The 29th Annual International Technology and Persons with Disabilities conference in San Diego, otherwise known as the CSUN conference, has concluded.
The conference, the pre-eminent event taking place in the area of digital inclusion each year, explored many themes, including: Web, Mobile, Mathematics, Cognitive Accessibility, the United States’ Communications and Video Accessibility Act (CVAA), the launch of the International Association of Accessibility Professionals (IAAP), Documents, Social, HTML 5, Accessible Rich Internet Applications (ARIA), Assistive Technology (AT), Gaming and Android versus iOS.
In past years the conference has been used by organisations dominant in the web and mobile accessibility fields to make major announcements, but this year saw few of these announcements. However, the conference was notable for its exploration of a few emerging trends.
For an overview of these trends and all of the presentations given at this year's conference, visit The Great Big List. If you’re short on time, some of the more interesting discussions included:
- Google's inability to focus on accessibility. Google had intrigued everyone by hosting an exclusive offsite VIP event. It was assumed that a major announcement would come from this; however, the event was a non-starter. Nothing of note occurred. Further to that, Google had difficulties in a few of their presentations while attempting to offer a non-visual perspective during more than one of its presentations.
- Whether, if given the option to select a mobile device running Android or iOS, which one would people choose for its accessibility functionality? The typical answer is iOS due to its built accessibility features such as VoiceOver and Zoom.
- In the area of screen reader functionality, if people require the use of it, would they select Freedom Scientific's JAWS — an older and expensive system — or would they be able to complete their tasks with NVDA, a free option, or from a mobile device using VoiceOver. Consensus seems to be on mobile and free options. JAWS market share has dropped to 50% in the last Web Aim survey.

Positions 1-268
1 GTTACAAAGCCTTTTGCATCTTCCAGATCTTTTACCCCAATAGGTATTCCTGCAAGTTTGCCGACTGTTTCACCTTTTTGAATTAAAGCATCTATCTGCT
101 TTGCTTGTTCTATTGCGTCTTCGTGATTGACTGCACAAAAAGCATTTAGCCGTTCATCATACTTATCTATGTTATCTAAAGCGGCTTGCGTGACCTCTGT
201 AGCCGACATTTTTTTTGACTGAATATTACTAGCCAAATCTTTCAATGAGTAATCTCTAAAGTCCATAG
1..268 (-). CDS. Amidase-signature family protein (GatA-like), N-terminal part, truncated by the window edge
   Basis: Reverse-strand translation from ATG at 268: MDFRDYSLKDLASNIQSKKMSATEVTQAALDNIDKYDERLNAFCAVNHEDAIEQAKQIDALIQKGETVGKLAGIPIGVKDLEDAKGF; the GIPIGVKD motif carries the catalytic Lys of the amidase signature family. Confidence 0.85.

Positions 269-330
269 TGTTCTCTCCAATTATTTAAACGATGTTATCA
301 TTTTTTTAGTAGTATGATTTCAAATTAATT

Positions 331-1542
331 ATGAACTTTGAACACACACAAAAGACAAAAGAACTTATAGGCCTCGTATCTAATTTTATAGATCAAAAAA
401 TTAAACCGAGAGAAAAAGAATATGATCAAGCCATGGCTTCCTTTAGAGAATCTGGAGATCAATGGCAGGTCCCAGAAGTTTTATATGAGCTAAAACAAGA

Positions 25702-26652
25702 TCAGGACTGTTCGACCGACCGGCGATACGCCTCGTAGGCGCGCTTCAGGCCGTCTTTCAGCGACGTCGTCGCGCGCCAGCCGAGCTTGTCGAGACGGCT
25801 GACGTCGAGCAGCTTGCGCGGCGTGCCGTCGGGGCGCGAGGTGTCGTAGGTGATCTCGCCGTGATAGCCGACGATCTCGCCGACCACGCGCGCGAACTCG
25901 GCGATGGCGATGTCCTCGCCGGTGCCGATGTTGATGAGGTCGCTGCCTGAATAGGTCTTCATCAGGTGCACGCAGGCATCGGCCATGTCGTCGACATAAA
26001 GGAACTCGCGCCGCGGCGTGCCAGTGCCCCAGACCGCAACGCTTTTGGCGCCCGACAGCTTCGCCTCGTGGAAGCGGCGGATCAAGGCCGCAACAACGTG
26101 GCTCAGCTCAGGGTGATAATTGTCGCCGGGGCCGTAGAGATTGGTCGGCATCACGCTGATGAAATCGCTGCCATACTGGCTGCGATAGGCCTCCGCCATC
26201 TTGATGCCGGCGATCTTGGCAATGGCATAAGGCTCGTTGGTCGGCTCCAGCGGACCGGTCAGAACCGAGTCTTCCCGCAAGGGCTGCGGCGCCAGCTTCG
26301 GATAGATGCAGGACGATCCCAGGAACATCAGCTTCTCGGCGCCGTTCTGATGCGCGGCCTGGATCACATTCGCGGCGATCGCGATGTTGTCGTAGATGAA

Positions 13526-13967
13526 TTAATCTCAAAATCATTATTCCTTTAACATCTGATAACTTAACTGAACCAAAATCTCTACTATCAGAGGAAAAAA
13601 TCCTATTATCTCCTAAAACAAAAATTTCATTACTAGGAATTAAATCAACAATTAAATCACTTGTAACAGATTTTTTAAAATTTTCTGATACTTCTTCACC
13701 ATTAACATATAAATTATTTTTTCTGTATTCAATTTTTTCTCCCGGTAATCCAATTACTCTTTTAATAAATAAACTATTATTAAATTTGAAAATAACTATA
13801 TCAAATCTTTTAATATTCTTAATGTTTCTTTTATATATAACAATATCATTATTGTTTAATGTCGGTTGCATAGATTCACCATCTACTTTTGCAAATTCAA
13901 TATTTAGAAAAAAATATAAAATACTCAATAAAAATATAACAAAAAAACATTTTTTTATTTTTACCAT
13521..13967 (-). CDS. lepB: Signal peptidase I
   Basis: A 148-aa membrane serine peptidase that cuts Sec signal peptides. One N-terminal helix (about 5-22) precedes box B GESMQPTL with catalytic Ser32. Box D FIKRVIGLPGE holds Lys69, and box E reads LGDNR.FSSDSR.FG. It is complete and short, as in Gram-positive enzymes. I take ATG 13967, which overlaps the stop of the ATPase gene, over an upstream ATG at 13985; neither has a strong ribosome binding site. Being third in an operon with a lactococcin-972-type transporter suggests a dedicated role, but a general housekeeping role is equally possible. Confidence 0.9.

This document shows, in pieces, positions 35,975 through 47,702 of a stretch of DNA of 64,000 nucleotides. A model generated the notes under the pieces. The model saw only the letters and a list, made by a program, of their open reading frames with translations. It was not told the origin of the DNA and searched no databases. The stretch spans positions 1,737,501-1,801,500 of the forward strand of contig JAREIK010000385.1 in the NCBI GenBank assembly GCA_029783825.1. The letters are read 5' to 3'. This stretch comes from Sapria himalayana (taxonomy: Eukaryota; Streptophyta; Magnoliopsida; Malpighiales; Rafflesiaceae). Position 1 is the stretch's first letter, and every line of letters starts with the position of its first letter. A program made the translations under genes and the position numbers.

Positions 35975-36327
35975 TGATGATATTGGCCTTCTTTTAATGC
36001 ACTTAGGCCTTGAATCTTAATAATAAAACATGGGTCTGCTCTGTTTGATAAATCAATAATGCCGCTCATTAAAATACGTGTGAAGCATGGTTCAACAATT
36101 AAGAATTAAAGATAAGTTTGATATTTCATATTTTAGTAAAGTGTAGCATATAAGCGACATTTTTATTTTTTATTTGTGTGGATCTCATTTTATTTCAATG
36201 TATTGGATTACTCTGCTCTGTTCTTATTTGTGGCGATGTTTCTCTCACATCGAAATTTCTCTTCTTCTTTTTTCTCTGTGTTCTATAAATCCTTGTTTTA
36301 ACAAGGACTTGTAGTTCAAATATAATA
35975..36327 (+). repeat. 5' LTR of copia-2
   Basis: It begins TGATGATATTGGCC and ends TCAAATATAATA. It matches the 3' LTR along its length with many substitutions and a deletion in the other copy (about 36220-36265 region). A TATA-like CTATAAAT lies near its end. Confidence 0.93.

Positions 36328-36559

- Alternatively, would they select Window Eyes, now a free add-on in to their Microsoft Office licence? Most people have access to Office on some platform or another. Window Eyes has not been a mainstream option lately when selecting a screen reader, but given that it's free, it becomes more viable.
- If someone was a Microsoft customer, including owning a Windows Phone, perhaps they may also require speech functionality on that system as well. Rumour has it that there may not be a need to wait much longer. Narrator is on Microsoft’s Surface device and something similar will be coming to the company’s Windows Phone.
Despite the lack of major announcements from accessibility vendors, the W3C did make a substantial announcement in the form of the release of the standards body’s official ARIA 1.0 recommendation which is expected to facilitate greater cross-platform accessibility. There was also information presented by the body about Cognitive Accessibility Task Force, which is exploring the accessibility needs of people with cognitive disabilities. Stay tuned to Access iQ for more on this news.
Other announcements include one from Comcast, the American broadcaster and telecommunications company, on its accessible television services. These services come with voice interaction technology.
In addition, the International Association of Accessibility Professionals (IAAP), of which Accessible Media Inc. (AMI) — a not-for-profit multimedia organisation — is a founding member, was officially launched at CSUN. We as an organisation are excited to be a part of this initiative, to contribute our experience and knowledge to the development and advancement of the practice going forward. There will be more to discuss in this regard, in the weeks and months to come.
For notes and discussions on what took place at CSUN, follow the hashtag #CSUN14 on Twitter.